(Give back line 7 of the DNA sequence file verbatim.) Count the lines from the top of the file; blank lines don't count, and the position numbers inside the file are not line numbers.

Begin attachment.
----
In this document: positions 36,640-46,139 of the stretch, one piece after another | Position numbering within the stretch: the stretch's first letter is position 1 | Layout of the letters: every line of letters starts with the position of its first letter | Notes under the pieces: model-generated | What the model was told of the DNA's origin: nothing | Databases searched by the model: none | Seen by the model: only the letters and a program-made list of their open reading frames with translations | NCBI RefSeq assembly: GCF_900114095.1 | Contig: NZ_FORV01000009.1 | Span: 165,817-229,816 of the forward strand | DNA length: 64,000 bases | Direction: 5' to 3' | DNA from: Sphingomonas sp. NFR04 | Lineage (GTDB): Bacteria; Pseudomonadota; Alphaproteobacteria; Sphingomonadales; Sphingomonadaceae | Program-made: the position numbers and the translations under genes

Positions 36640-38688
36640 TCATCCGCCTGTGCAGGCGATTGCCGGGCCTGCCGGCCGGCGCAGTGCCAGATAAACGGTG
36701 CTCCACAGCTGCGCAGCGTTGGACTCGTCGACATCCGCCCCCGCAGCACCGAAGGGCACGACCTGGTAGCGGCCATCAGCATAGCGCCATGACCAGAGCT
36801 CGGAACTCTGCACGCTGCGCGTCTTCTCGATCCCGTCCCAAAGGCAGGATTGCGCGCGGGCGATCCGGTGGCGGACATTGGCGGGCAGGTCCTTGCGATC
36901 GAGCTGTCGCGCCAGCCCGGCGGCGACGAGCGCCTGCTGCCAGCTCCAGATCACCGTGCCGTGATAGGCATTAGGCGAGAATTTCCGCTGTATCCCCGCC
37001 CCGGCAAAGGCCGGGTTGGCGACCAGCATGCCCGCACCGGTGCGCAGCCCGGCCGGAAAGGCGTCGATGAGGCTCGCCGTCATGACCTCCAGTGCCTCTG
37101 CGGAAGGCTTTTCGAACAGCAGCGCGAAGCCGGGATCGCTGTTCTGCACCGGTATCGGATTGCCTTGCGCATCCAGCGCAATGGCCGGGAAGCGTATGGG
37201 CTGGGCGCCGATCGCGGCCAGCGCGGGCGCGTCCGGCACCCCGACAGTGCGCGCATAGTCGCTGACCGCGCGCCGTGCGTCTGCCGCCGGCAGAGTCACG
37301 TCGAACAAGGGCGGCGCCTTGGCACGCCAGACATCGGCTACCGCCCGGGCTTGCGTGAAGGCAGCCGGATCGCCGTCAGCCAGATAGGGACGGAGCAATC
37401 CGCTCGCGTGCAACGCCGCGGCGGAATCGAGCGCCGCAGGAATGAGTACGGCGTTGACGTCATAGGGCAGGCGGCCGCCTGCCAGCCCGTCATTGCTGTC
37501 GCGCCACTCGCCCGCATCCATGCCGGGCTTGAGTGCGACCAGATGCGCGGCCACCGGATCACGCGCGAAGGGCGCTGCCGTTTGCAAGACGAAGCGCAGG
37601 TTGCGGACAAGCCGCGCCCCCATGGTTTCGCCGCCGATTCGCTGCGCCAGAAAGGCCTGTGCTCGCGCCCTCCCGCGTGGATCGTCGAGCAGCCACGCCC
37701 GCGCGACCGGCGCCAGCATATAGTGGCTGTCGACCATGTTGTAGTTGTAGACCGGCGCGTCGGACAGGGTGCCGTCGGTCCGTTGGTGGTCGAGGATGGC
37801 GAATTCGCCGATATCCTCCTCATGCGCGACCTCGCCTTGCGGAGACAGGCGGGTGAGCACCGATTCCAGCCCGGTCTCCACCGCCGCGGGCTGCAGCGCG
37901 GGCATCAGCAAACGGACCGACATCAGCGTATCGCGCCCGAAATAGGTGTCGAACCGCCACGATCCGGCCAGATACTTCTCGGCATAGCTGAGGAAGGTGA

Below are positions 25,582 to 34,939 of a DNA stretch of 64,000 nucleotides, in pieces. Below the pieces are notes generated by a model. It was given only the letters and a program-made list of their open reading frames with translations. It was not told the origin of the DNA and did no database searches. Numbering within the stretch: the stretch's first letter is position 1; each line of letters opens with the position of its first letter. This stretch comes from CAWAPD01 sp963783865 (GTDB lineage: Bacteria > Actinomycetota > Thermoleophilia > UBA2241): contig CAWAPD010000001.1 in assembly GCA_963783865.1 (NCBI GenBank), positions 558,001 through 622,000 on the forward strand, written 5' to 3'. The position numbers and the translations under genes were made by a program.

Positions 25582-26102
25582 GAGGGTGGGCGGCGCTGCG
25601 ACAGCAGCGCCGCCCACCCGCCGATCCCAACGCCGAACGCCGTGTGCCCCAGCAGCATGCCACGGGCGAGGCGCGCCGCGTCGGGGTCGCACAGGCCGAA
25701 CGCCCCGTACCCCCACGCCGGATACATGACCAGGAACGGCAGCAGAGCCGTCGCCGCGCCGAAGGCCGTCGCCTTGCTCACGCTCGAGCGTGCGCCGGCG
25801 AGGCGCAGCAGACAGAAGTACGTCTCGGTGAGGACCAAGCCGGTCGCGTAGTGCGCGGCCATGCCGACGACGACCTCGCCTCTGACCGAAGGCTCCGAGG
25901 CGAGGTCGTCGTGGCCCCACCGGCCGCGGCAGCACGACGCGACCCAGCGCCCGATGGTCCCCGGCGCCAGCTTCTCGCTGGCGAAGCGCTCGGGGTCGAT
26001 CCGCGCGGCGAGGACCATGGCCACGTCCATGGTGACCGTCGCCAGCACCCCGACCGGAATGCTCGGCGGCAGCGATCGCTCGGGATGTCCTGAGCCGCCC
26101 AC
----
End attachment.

37001 CCGGCAAAGGCCGGGTTGGCGACCAGCATGCCCGCACCGGTGCGCAGCCCGGCCGGAAAGGCGTCGATGAGGCTCGCCGTCATGACCTCCAGTGCCTCTG